Bernstein's Young People's Concerts, V.1
(1958 - 1964/Unitel)/Delibes
Selon Marc/Nach Auschwitz: Levinas
Night's Gala Grafenegg
Fresque: Ballet Preljocaj
Philharmoniker/Kirill Petrenko: Tchaikovsky Symp No. 6 'Pathetique'
w/Blu-ray/all 3 Super Audio CD/all Naxos)
C+/B/B/B/B-/C+/C/X/X/X Sound: B-/B/B/B/B/C+/C+/B+ B B-/B+/A- &
B+ Extras: C/D/C+/C/C+/C+/B-/C+/C/C Music:
latest group of classical music releases includes classics, a
stunning new work and one of the great early music series from U.S.
before there was PBS or Internet, many had a great vision of TV as a
medium to educate everyone and make the world a better place to live
(that died in the 1980s), a great TV series that was also an early
cultural event arrived and ran from 1958 to 1972. Leonard
Bernstein's Young People's Concerts, V.1
includes episodes from 1958 to 1964, on Blu-ray in upscaled
presentations now reissued by Unitel. In a DigiBook case, The New
York Philharmonic was part of every show and each episode asked a
major question or offered a theme about music and the arts, all of
which are as relevant now as ever.
shows are fun, highly encourage audience participation and introduce
many new, young talents while going through all kinds of classics.
Even some name artists show up from singer Marni Nixon to no less
than Aaron Copland! Bernstein even gets to West Side Story on one of
the shows long before it was finally recognized as a classic.
volumes were originally issued and I hope we see the others soon.
for the third version of Delibes'
that we covered following this solid version from the Opus Arte
release choreographed by Patrice Bart (separately featuring a Yutaka
this Eduardo Lao-choreographed version on Blu-ray that took some
risks and not all of them worked, but it was ambitious and made for
tis own decent Blu-ray release.
new 2018 version is from no less than The Bolshoi Ballet issued by
by Sergey Vikharev and is more traditional and is technically the
best in playback and as traditional as any, but it is not totally
superior to the other two overall by any means. Yes, the dancing is
amazing and runs a fine 100 minutes. If anything, all interested
should get all three versions and compare, but it is a fine ballet
and you can see why people want to recreate it in distinctive ways.
more well known is Mozart's Don
which keeps resurfacing in energetic, big productions starting with
this memorable Opus Arte Royal Opera production on Blu-ray that stuck
with many of us at the website...
darker Teatro Real Blu-ray from Madrid more than holds its own...
we have this Unitel Blu-ray edition we even covered earlier on DVD
that also was popular with fans and really endures...
here comes a Unitel/C Major release from 2011 and this time coming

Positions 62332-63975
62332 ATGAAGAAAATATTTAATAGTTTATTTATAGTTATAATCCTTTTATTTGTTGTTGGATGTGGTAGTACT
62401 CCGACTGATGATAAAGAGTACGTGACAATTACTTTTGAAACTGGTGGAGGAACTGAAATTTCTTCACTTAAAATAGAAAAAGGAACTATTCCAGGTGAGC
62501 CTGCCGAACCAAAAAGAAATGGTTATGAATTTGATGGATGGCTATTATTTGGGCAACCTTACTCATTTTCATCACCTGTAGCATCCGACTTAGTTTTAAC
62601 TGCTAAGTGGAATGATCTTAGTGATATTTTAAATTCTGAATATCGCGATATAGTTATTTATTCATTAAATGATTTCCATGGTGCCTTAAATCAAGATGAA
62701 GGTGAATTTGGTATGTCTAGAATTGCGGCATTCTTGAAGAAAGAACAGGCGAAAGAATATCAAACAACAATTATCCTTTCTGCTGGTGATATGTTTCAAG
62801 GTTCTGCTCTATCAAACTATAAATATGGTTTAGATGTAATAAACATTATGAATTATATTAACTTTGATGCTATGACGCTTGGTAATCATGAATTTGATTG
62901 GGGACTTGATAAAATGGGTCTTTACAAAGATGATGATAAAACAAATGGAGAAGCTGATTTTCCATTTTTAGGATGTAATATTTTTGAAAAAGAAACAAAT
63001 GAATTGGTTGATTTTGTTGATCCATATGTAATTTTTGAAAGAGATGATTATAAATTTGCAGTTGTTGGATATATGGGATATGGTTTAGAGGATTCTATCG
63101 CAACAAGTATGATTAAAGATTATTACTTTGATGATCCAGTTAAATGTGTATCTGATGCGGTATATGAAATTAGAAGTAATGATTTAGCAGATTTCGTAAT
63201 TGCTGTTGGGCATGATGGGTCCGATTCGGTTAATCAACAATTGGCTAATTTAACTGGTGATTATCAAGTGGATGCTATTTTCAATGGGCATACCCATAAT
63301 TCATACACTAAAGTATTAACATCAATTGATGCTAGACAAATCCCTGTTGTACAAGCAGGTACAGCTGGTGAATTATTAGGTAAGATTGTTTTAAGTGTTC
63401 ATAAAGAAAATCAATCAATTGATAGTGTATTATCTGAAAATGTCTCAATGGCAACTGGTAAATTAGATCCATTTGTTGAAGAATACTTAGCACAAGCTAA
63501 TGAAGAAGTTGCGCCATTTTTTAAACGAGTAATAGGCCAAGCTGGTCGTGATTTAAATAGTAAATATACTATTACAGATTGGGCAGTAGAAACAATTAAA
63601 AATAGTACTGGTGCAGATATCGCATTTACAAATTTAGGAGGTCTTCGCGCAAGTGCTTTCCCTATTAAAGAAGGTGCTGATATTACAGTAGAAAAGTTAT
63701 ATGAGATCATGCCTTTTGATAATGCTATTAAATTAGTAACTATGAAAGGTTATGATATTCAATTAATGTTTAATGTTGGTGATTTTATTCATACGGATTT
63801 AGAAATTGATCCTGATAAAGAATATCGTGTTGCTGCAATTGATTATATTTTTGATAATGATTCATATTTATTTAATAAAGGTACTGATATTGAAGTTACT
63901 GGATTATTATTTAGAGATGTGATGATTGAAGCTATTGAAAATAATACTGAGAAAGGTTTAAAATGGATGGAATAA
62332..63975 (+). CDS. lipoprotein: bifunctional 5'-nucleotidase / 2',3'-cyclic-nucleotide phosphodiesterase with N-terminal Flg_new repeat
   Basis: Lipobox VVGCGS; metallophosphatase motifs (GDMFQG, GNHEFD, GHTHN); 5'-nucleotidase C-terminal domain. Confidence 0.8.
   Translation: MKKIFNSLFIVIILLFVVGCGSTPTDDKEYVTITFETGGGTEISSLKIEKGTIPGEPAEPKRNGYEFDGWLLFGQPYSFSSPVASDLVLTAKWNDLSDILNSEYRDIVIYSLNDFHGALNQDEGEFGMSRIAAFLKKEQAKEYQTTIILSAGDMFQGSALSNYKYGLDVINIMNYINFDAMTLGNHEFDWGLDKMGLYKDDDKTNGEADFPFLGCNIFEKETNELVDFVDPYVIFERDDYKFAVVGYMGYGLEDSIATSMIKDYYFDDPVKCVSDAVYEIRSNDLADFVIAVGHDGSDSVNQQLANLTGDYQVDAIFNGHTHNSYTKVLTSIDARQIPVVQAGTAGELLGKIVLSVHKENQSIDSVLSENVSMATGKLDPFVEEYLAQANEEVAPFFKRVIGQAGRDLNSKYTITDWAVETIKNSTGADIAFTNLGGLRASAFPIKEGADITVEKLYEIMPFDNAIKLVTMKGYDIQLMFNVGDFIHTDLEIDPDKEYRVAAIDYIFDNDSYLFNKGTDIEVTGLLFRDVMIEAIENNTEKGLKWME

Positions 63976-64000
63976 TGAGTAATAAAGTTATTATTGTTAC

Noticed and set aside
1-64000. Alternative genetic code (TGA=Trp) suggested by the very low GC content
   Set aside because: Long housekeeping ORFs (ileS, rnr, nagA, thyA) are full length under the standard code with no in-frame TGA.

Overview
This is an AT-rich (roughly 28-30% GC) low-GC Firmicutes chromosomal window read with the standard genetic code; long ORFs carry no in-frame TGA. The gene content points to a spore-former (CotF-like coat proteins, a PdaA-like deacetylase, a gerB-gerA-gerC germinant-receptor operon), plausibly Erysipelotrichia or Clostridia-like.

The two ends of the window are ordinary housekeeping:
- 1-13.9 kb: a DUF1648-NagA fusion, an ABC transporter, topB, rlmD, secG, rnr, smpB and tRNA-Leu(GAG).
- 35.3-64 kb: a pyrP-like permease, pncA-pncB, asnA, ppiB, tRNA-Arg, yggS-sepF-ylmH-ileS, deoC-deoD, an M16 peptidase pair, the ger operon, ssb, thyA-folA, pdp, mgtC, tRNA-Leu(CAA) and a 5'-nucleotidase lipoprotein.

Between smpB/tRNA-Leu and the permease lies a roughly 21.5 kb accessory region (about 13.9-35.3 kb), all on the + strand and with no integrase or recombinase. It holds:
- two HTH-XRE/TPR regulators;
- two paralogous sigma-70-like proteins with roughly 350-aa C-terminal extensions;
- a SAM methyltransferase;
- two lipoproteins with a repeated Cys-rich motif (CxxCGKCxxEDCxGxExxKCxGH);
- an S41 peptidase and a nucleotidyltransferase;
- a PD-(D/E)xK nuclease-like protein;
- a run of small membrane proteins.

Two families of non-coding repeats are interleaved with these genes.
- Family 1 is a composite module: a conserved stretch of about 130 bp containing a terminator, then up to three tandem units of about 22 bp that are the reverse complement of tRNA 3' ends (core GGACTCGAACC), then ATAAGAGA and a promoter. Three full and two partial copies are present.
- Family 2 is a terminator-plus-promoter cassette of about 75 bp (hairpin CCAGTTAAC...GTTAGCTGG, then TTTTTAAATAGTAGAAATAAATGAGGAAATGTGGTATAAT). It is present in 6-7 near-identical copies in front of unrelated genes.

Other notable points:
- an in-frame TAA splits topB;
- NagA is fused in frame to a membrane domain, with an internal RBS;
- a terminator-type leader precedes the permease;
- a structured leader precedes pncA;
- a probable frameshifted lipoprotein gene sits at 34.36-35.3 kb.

from the Sferisterio Opera Festival choreographed by Roberto Maria
Pizzuto, staged by Pier Luigi Pizzi and conducted by Riccardo Frizza.
It looks as good as any of these versions, except maybe that amazing
Royal Opera version somehow and sounds as good as any of them, but is
direct, traditional and richer like the Bolshoi version. Again, all
involved are all in here and you can feel and and tell for all 174
long minutes. Just be prepared to be awake and rested in advance
before you take it on.
final Blu-ray is a newer opera work by Michael Levinas, rooted in
various biblical sources, to celebrate the 500th
Anniversary of Luther's Reforms. La
Passion Selon Marc
aka A Passion After
conducted by Marc Kissocsz in memory of the six million Jaws killed
in the Holocaust and especially invoking the worst of all the
horrific death camps: Auschwitz.
program runs 87 minutes and the work is not merely religious in a
traditional way or in content, but tends to be more abstract and
challenging than expected, which is a very good thing, stretching
expectation for the better and leaving an artistic mark in very
welcome, striking ways that are honest and trying to say something
different, important and maybe profound. It is one of the best new
works in the field of opera I have heard in a while (limited as my
coverage is) and is worth experiencing.
Calleja, Pretty Yenda and Harriett Krijgh join conductor Yutaka Sado
for Midsummer Night's Gala
delivering 14 classics (including two from Leonard Bernstein) in this
tight, entertaining 76 minutes program (we're certain the evening was
longer) that takes place at the outdoor festival and has a great
audience on what turned out to be a really fine weather night. We
get these programs occasionally and frankly, they are some of the
better ones and I would like to see the companies issue more of them.
People seem to be more willing to enjoy the arts when it is outside.
Nice to see Austria loosen up somewhat as well.
as it is to believe, we have never covered any version of
Shakespeare's Henry IV,
but this 2016 version is with an all-female cast by Phyllida Lloyd
with Harriett Walter in the lead. From the Donmar Warehouse,
they have produced a trilogy of such works by The Bard, they did
in 2012, this two years later and The
Tempest in 2016 (look for
them elsewhere on this site) so it is an event in a sea of highly
competitive revivals of his work and is not pretentious or
repetitive. It can be gender-bending, but not necessarily. Add that
sexism had men playing female roles on stage without gay context for
centuries when women were not allowed on so many stages and you can
see why these are so important.
runs 131 minutes and is worth a look for those interested.
a title that gives you an idea of what kind of program it is, La